I was born in Kurdistan in the north of Iraq. My family fled from persecution and war – my grandfather and three uncles were killed opposing Saddam Hussein’s regime in Iraq. Another uncle was imprisoned and tortured for 15 years in the notorious Abu Ghraib prison in Iraq. My family and many others fought for democracy but our enemy was strong. If we had not fled our country, we would have been next.

That’s why my family had to make the difficult decision to leave our homeland. The journey was very difficult and dangerous. We were risking our lives if captured but we had to leave that life and seek sanctuary in Scotland.

I have always been political since childhood. Politics and activism are in my bones – awoken as a child growing up in Kurdistan, where my people were oppressed and persecuted under Saddam Hussein’s regime, and then steeled by my arrival in Scotland as a refugee.

One of the proudest days of my life was when I was elected as a councillor for my home city of Glasgow in May 2022. As a minority, being politically passive is a luxury I cannot afford. It can be tiring at times, but I feel it is both a privilege and a duty to speak up to defend our hard-won rights.

Minorities have always been forced to fight for our rights and justify our existence. My first foray into activism was as a teenager, when myself and fellow Drumchapel High Schoolers – dubbed the Glasgow Girls by The Herald – saw our friend and her family torn from their beds and detained by the Home Office.

As children our instinct was to fight back, we knew this treatment wasn’t right. We organised protests against the dawn raids and to end child detention. We fought long, and hard, and loudly for our friend, Agnesa, and her family. And we won.

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Myself, Agnesa and the rest of the Glasgow Girls remain great friends today. The campaign affected us in different ways and we have continued to contribute positively in Scotland. Ever since, I have committed myself to fighting for the rights of refugees and migrants. As a caseworker in the office of Chris Stephens MP I meet families who fled the direst of circumstances in their home countries every day. Yet they face further trauma here in Scotland, coming up against hostile UK government policies.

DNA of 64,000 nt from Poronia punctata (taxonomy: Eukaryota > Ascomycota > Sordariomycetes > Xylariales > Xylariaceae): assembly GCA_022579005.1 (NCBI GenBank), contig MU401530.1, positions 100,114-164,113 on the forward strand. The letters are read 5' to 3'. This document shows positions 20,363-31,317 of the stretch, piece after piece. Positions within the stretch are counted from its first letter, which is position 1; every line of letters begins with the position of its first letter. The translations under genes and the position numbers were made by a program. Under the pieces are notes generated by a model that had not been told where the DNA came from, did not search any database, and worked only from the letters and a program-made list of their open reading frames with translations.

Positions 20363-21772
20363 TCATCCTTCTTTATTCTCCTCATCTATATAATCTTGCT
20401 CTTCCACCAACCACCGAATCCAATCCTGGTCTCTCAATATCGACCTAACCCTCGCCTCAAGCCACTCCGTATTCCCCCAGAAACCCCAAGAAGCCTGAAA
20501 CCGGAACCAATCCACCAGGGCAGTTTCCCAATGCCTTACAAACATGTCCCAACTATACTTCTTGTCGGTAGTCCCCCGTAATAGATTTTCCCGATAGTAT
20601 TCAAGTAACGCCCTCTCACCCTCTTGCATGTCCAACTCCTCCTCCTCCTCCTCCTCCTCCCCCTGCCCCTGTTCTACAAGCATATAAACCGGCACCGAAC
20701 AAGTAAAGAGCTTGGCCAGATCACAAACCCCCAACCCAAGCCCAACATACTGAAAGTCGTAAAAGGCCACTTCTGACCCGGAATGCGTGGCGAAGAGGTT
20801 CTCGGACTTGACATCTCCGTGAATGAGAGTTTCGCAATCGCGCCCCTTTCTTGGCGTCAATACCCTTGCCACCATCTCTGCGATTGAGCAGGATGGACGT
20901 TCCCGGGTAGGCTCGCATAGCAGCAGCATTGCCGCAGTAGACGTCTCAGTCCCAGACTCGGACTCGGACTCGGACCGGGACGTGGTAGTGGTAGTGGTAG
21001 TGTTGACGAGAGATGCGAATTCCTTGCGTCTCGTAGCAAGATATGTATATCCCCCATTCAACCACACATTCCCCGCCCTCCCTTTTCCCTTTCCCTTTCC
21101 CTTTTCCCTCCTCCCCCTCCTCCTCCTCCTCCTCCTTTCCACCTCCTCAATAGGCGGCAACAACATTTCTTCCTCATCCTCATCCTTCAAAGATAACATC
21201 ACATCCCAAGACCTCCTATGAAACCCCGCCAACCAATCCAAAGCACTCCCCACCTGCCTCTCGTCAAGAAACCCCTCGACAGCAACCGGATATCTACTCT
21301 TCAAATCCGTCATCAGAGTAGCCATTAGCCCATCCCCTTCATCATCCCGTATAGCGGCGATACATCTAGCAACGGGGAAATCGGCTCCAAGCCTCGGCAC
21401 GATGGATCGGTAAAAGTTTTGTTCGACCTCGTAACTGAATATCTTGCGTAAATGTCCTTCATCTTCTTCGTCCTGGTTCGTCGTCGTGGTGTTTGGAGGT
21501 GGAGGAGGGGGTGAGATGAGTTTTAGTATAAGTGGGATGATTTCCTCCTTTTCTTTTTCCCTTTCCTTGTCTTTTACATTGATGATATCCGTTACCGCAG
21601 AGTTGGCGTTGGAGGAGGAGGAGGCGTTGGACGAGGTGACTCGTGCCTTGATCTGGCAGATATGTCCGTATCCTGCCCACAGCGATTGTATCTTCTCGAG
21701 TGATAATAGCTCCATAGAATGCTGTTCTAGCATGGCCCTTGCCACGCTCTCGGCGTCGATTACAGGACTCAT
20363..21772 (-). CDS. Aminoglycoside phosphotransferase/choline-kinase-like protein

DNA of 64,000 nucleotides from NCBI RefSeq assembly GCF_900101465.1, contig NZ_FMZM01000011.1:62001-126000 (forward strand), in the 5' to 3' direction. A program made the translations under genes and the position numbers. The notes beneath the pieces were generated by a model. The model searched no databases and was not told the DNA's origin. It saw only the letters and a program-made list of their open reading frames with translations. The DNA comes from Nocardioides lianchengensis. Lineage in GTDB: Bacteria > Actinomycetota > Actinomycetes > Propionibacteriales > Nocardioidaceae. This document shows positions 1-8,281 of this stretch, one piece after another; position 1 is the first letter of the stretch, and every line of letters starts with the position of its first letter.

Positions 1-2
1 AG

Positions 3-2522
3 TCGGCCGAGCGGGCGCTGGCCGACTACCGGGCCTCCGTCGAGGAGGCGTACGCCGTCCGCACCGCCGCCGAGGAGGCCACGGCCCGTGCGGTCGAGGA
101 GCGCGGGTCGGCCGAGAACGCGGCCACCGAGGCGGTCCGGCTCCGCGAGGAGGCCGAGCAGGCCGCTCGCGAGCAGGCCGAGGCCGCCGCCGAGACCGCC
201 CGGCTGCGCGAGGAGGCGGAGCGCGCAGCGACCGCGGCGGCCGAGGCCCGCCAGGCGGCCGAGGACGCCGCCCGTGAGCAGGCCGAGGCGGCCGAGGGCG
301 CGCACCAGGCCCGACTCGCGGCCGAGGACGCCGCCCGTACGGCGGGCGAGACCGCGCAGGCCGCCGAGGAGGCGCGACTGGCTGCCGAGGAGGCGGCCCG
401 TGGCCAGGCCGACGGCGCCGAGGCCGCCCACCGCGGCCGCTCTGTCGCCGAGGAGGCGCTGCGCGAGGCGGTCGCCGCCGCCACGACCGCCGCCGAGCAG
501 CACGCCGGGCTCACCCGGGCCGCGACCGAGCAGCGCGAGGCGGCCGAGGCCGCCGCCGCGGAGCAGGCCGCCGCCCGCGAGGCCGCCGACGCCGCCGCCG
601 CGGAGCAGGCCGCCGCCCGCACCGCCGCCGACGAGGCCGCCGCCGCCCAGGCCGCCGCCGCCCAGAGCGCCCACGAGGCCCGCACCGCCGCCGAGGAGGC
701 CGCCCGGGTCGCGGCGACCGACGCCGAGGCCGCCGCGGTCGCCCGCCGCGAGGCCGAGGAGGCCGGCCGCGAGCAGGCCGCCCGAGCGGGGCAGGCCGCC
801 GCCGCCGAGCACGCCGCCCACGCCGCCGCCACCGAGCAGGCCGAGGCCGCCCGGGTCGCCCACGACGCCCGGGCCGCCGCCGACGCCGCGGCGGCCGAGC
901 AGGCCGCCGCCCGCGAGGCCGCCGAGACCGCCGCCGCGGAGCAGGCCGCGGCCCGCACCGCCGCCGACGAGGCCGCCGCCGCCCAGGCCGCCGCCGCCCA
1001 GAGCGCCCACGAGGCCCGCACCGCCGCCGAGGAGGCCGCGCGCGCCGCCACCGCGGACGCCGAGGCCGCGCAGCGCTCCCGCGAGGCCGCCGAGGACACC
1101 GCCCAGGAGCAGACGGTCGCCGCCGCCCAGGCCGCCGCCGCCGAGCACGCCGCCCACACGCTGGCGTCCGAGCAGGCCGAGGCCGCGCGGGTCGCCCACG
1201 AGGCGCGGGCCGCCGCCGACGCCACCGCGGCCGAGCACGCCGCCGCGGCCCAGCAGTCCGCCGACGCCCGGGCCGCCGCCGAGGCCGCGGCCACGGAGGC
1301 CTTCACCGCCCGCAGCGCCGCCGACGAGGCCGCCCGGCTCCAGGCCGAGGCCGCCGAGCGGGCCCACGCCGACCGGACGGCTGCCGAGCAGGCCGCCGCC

As we start 2024, I despair as I see the Tories expand their ideologically driven attacks on migrants and refugees. The issues of the Rwanda Bill and new visa restrictions, tearing families apart, are being debated by a government which scapegoats the most vulnerable for their own failings.

In particular, I am demoralised by the UK’s government attempt to force through the unjust and inhumane Rwanda policy which would see those seeking refuge forcibly removed to Rwanda. No one has been removed but just look at the current cost: £150 million in 2022, £100 million more in 2023 and plans are to send another £50 million every year from 2024-2026. One has to wonder just how much the Tories – the party of austerity – is willing to spend doubling down on this failed and immoral scheme.

The Herald: Roza Salih celebrates with her parents as she is electedRoza Salih celebrates with her parents as she is elected (Image: free)